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Cardiac Arrest & Heart Attack: What To Do (Infographic)

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Your body is a complex, intricate organism that does amazing functions every day. However, sometimes things go wrong. Due to an unhealthy lifestyle or just a wearing down of the body, things like heart attacks and cardiac arrest can happen to anyone. Knowing the difference between experiencing cardiac arrest and having a heart attack can be essential to saving someone’s life.

Cardiac Arrest and Heart Attack Symptoms | UnityPoint Health - Methodist

What is Cardiac Arrest?

A cardiac arrest occurs when your heart suddenly stops beating. The heart functions through electrical pulses, and when those pulses are interrupted it can cause an irregular heartbeat or cardiac arrest. The cause of cardiac arrest is an electrical problem. It does not have anything to do with your arteries’ functions. Cardiac arrest causes blood flow to stop to your entire body. Almost 360,000 cardiac arrests occur outside of a hospital each year in the U.S. according to the American Heart Association

What Will You See During Cardiac Arrest?

If you are near someone experiencing cardiac arrest, you will notice that they suddenly become unresponsive, will not be breathing or might be gasping for air.

What to Do if Someone is Experiencing Cardiac Arrest

Someone suffering from cardiac arrest can die in a matter of minutes. If treated within those few minutes, it can be reversible. 

Call 9-1-1 immediately and have someone else begin CPR. Ask to be taken to either the  UnityPoint Health - Proctor or UnityPoint Health - Methodist Emergency Department.

CPR, or cardiopulmonary resuscitation, starts with chest compressions. If you are not trained in CPR, you should ONLY use chest compressions. If available, use an Automated External Defibrillator (AED) as soon as possible.

CPR for the Untrained

  • If the person appears to be unconscious, tap or shake their shoulder and loudly ask if they are okay. If there is no response, begin chest compressions.

  • Put the person on their back on a hard surface.

  • Kneel next to their neck and shoulders.

  • Put the heel of your hand in the middle of their chest, between the nipples, and put your other hand on top of the first hand.

  • Keep your elbows straight and your shoulders above your hands.

  • Use your body weight to push straight down on their chest at least 2 inches.

  • Continue pushing hard and fast at a rate of 100 compressions per minute.

  • Continue until medical help arrives, or an AED is available.

CPR keeps blood flowing to important organs, like the brain and heart, and helps keep someone alive. Even if you are untrained, you could save a life with chest compressions.

What is an AED?

An Automated External Defibrillator (AED) is a device that can check a heart rhythm and administer a shock to the heart in an attempt to restore a regular heartbeat. The defibrillator will verify the heartbeat and use voice commands to prompt you when a shock is needed. The shock is sent through electrodes that are stuck to the chest with sticky pads. An untrained person can use the defibrillator, but like CPR, there is training that you can receive.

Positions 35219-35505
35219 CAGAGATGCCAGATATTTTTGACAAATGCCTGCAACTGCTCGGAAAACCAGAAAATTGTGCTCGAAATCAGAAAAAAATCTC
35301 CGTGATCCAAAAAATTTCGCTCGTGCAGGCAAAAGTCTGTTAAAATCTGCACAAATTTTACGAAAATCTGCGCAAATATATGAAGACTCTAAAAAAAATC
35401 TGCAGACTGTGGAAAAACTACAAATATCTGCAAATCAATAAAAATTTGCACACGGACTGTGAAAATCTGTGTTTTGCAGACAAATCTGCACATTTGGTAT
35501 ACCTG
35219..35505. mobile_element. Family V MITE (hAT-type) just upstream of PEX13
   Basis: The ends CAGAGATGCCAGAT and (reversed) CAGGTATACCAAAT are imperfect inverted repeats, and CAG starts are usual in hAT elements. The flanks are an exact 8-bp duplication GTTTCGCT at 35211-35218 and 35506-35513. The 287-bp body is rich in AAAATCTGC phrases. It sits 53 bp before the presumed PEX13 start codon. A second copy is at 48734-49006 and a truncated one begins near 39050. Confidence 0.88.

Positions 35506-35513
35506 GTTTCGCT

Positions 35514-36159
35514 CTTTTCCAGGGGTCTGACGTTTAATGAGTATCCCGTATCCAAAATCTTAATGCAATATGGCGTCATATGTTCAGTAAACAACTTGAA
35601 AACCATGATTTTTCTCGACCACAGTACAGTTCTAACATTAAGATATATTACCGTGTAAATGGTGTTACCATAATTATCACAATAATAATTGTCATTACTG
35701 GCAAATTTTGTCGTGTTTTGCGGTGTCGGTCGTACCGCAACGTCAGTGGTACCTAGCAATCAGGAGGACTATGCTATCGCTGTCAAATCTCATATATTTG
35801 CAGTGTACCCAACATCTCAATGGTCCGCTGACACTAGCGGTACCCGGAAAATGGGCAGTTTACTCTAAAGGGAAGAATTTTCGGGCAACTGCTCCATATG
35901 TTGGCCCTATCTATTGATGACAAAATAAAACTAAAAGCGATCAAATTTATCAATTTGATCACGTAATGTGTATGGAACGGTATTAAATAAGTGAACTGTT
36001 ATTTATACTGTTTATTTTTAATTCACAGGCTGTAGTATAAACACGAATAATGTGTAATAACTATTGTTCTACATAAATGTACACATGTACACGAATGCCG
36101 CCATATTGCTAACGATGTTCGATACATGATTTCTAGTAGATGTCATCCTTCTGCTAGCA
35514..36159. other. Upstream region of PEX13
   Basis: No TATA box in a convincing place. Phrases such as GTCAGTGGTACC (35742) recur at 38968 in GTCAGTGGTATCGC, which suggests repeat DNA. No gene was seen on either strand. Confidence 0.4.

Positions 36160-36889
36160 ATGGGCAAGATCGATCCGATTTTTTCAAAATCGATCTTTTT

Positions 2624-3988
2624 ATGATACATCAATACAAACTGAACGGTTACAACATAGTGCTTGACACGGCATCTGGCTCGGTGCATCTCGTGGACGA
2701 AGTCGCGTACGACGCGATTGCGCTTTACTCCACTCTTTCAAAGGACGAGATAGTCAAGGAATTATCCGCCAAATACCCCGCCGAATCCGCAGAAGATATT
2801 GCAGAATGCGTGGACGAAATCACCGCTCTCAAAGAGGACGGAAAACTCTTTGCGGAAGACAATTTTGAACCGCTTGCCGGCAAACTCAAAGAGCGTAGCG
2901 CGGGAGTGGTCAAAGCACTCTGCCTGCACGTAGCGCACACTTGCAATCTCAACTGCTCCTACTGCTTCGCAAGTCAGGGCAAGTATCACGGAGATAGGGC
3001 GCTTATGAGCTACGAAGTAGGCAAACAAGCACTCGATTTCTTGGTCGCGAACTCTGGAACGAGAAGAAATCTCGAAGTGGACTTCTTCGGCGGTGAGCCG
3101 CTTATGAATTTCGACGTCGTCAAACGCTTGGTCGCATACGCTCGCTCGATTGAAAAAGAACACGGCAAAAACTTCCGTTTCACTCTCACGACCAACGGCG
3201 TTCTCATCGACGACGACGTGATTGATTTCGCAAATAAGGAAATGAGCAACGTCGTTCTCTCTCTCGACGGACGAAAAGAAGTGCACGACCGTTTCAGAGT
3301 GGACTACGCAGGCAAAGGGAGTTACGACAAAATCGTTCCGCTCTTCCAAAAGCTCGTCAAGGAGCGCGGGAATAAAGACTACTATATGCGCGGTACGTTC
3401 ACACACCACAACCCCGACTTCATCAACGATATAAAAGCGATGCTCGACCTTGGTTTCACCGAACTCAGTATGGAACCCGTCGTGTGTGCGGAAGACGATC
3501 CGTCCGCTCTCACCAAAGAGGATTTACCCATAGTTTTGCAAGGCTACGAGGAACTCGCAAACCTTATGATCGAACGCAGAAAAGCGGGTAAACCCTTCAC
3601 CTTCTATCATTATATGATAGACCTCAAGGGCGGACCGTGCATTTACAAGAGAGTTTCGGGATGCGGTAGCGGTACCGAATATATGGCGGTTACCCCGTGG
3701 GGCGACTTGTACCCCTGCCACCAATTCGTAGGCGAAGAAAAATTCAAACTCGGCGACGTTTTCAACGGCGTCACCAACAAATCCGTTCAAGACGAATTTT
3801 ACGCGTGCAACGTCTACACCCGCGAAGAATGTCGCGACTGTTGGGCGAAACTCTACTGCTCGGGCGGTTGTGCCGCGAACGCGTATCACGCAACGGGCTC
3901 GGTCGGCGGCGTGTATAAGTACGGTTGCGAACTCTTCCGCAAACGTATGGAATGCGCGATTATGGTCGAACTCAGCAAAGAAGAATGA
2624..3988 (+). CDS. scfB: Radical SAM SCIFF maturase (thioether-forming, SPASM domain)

What is a Heart Attack?

When blood flow is blocked from entering the heart, you will experience a heart attack. A common cause of heart attacks is coronary heart disease, a condition in which plaque builds up in the arteries of the heart. After several years of buildup, part of the plaque may break off and form a blood clot. This clot could eventually block the entire artery. The part of the heart that isn’t receiving blood begins to die. The heart continues to beat during a heart attack.

Heart attack symptoms may begin the moment you have a heart attack, or they could begin weeks before a heart attack occurs.

Symptoms of a Heart Attack

  • Chest discomfort (pressure, squeezing, fullness, pain) in the center of the chest that lasts more than a few minutes or comes and goes.

  • Pain or discomfort in one or both arms, the back, neck, jaw or stomach.

  • Shortness of breath.

  • Breaking out in a cold sweat.

  • Nausea.

  • Lightheadedness.

Men are more likely to experience chest pain and discomfort during a heart attack while women are more likely to experience symptoms like nausea, vomiting, and back and jaw pain. The most common symptom, however, is chest pain and discomfort for both genders. More damage is done to the heart as more time goes by without treatment during a heart attack.

What to Do if Someone is Experiencing a Heart Attack

If you are experiencing any symptoms of a heart attack, call 9-1-1 immediately and ask to be taken to either the UnityPoint - Proctor or UnityPoint Health - Methodist Emergency Department. According to the American Heart Association, those who are taken to the hospital by ambulance statistically receive treatment an hour faster than someone who arrived by car. 

Why do Heart Attacks and Cardiac Arrest Get Confused?

They are often confused because heart attacks are common causes of cardiac arrest, but most heart attacks do not cause cardiac arrest. 

If you or someone you know experiences a heart attack or cardiac arrest, call 9-1-1 and ask to be taken to either the UnityPoint Health - Proctor or UnityPoint Health - Methodist Emergency Department for the best medical care possible.